Indian Mythological Creatures

Instructor: Christopher Muscato

Chris has a master's degree in history and teaches at the University of Northern Colorado.

India has a complex mythology, one which has a special place for mythological creatures. In this lesson we'll talk about mythological creatures in India and see what they reflect about ancient Indian beliefs.

Mythological Creatures of India

The subcontinent of India is a big place, so we can expect it to be home to some big mythologies. Guess what? It is. Indian mythological traditions contain a wide number of mythological heroes, creatures, and events, but we need a little context before we can understand them.

As with most cultures, Indian myths are deeply integrated into their religious beliefs. This is very important to keep in mind, particularly since the native Indian religion of Hinduism is one of the oldest still-practiced religions in the world today. In fact, many of the creatures we read about in Indian mythologies first appeared in ancient Hindu texts, such as the Vedas, a set of sacred religious scriptures.

Throughout Hindu works, mythological creatures often appear as what researchers call liminal beings, those defined by being in-between. They aren't quite of this world, but not entirely of the divine realm either. So a study of mythological creatures in India gives a glimpse into how ancient Indians saw this world, as well as worlds beyond.

Animal-Like Creatures

Let's start by looking at some of the creatures that are purely animal-like, as opposed to the many who occupy more complex categories. Animals played an important role in Indian culture, as well as both Hindu and Buddhists beliefs, and many common animals, such as horses or cattle, actually had entire scriptures devoted to them. The understanding was that humans had something to learn from earthly animals. So mythological animals were extra important, helping humans connect to the supernatural.

It's no surprise then that mythological creatures tended to bear similarities to actual animals that were important to people of India. For a great example, look at the elephant. Elephants were very important in ancient India and are found throughout mythologies. For example, Airavata was one of the nearly 20 elephants in Hindu mythology said to hold up the Earth. This white elephant with wings carried the god Indra. It was also known for creating rain by spraying the earth with waters from the oceans.

Another elephant-like creature was the yali, which is generally depicted as part elephant, part lion, and sometimes part serpent or horse. As a symbol of absolute power and strength, yali are often carved at the entrance of temples, serving as guardians.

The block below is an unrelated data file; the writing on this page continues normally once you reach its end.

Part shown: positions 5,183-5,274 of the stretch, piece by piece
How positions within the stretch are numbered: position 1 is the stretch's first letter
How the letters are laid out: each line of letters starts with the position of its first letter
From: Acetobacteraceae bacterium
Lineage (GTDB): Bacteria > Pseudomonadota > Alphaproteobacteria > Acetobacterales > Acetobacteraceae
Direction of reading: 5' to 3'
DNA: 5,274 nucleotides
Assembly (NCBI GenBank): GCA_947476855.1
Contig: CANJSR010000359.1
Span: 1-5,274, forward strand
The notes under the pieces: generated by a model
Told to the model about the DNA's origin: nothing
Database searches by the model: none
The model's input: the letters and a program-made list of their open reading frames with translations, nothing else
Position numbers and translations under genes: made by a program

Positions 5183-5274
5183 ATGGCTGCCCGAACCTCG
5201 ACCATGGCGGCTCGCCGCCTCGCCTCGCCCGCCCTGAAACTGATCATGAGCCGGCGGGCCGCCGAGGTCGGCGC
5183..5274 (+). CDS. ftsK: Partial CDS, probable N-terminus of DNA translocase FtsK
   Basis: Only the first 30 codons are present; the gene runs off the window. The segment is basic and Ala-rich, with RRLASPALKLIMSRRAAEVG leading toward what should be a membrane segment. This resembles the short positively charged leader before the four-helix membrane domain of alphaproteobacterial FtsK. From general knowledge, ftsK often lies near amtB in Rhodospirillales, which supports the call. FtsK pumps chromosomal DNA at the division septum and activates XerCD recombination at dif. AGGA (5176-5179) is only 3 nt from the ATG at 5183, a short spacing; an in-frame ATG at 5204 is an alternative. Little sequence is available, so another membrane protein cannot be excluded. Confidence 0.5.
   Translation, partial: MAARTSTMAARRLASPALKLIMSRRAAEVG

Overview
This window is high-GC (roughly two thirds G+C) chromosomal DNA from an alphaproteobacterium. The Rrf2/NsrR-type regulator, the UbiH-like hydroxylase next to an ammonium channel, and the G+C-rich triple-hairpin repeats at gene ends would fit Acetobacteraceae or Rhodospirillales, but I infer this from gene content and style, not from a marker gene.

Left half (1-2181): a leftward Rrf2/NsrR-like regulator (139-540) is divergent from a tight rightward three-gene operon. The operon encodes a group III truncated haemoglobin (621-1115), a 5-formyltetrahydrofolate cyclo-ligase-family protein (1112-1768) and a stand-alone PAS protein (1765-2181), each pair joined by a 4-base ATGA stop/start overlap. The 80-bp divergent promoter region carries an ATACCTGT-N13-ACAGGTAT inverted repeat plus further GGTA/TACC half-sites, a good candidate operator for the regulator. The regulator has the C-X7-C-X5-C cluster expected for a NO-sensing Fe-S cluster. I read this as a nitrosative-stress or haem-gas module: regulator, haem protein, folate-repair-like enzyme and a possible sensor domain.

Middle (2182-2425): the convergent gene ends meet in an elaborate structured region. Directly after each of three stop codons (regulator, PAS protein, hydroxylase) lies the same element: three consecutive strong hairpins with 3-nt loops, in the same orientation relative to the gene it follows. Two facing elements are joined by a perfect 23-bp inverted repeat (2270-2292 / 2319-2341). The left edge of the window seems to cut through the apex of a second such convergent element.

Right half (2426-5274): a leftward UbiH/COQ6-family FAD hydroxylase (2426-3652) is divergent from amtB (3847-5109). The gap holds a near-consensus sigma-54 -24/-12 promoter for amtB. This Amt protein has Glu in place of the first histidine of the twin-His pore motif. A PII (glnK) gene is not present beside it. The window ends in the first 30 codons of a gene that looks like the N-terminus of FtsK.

Can we see how many of these creatures fill an in-between position in the cosmos, connecting natural and supernatural worlds? Sometimes, Indian myths tell of people trying to tap into the supernatural through these creatures.

The farasi bahari were green horses that lived on the bottom of the Indian Ocean. According to tradition, they sometimes feed near shore, so farmers would take their horses to the coast at certain times of year in the hope that one would mate with a farasi bahari. If this happened, it would give birth to a green horse that would run with limitless endurance.

Human-Like Creatures

As with most mythological systems, many creatures also have some distinctly human-like traits. Many are helpers to the gods, but not as mounts for riding the way Airavata was. Instead, we get creatures like the gandharvas, celestial beings that were part human, part horse or bird.

If that sounds familiar, many scholars think the gandharvas inspire Greek myths of centaurs, which had upper bodies of humans and lower bodies of horses. Gandharvas were skilled musicians and played beautiful music in the court of the god Indra. They were often married to beautiful female spirits of the clouds and waters called apsaras, who would dance to the music of the gandharvas.


Creatures like the gandharvas and apsaras lived amongst the gods, but there were some that were a bit closer to home. Yaksha were nature spirits who protected the trees, energies, and natural treasures of the Earth. They were usually friendly, but also something to be wary of. A lost traveler in the woods or someone disrespectful of nature could quickly learn that yaksha had a darker side as well.


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